production of surplus value,” Marx explains, “implies a contradiction
which is immanent in it.” (Vol. 1, p407)
The Tendency of the Rate of Profit to Fall
In the Grundrisse, Marx refers to the tendency of the rate of profit to
fall as “the most important law in modern political economy.”
Nevertheless, Marx never considered this as an absolute phenomenon. In
the third volume of Capital, he explains the tendencies which served to
counteract this law. For example, Marx points out that the
intensification of exploitation (“relative surplus value”) can restore
the rate of profit, and also the tendency to cheapen the price of
commodities, including machinery. We have seen precisely these factors
operating in the recent period, as the capitalist attempt to increase
their profit margins by squeezing every atom of surplus value from the
sweat and nervous strain of their workers.
In other words, what we are dealing with is only a tendency which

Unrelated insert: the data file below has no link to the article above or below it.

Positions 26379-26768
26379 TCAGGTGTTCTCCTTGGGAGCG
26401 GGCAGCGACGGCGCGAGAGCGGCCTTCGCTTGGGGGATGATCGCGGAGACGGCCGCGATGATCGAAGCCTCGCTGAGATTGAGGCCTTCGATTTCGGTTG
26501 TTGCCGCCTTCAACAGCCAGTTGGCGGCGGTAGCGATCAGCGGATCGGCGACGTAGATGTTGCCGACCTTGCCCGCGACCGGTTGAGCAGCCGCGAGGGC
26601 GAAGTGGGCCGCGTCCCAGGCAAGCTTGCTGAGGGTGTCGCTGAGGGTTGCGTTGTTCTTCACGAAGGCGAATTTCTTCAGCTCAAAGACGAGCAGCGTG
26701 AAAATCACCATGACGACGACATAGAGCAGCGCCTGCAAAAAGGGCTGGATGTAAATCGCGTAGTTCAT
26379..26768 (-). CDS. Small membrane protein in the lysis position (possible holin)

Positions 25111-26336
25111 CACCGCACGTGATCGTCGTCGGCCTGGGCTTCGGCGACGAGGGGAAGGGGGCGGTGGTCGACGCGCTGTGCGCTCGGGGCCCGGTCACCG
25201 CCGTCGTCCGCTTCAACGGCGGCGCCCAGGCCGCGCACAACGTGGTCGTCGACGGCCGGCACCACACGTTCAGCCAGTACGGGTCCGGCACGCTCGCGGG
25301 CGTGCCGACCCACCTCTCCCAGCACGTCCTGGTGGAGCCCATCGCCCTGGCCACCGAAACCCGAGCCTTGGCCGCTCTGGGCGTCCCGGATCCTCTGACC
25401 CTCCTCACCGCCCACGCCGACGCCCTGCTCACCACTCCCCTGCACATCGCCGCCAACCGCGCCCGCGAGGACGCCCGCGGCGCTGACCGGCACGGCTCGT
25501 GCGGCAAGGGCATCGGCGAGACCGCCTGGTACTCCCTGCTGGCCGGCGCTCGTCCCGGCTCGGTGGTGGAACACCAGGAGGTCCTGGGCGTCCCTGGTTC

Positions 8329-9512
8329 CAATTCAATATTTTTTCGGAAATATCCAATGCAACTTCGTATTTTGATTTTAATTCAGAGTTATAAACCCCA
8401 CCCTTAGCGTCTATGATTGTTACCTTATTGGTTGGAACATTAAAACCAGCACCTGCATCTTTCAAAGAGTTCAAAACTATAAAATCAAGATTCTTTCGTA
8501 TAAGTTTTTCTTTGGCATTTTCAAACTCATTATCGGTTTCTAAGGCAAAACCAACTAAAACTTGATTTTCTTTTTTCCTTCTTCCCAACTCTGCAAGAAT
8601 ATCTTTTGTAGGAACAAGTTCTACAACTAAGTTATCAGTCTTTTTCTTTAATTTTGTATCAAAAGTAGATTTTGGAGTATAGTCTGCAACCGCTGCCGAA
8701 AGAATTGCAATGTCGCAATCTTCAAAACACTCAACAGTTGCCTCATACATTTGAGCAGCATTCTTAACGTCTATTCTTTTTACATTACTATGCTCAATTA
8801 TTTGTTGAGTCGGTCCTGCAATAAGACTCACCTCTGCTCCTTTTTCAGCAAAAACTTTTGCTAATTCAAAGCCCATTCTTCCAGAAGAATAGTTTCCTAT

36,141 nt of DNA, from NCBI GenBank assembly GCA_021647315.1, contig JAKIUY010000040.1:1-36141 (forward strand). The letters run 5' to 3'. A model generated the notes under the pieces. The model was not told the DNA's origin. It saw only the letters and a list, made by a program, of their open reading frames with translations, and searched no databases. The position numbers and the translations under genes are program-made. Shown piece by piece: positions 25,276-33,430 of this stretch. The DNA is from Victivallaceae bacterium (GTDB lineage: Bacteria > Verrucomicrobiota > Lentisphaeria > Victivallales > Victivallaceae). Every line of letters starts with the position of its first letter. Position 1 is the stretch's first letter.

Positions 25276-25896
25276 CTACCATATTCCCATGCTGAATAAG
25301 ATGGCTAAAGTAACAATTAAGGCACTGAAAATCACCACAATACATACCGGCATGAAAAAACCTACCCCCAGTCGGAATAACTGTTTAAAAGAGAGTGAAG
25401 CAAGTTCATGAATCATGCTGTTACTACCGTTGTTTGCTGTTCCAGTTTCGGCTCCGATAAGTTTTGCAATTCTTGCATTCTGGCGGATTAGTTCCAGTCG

manifests itself over the whole history of capitalist development.
Nevertheless, there can be long periods—even decades—in which the
tendency of the rate of profit to fall is cancelled out by the
counteracting tendencies already mentioned.
In his book The Current Crisis written in 1987, Mark Glick publishes
the following figures for the long-term rate of profit in the United
Thus, from an historical point of view, we see that, leaving aside
the inevitable cyclical fluctuations, the rate of profit now is lower
than it was a hundred years ago. However, for whole periods this
tendency has been reversed.
If we take the figures for the main capitalist countries during the
period of the post-war upswing, when colossal sums were spent on new
plant and machinery, the tendency of the rate of profit to fall is
Profit Margins in Manufacturing Industry as a Percentage of the Value of Production:
The slight discrepancies between these figures and Glick’s are due
to the fact that the statistics are often evaluated differently.
However, the important thing is the trend, which is quite clear.
In the subsequent period, particularly the 1980s, this tendency was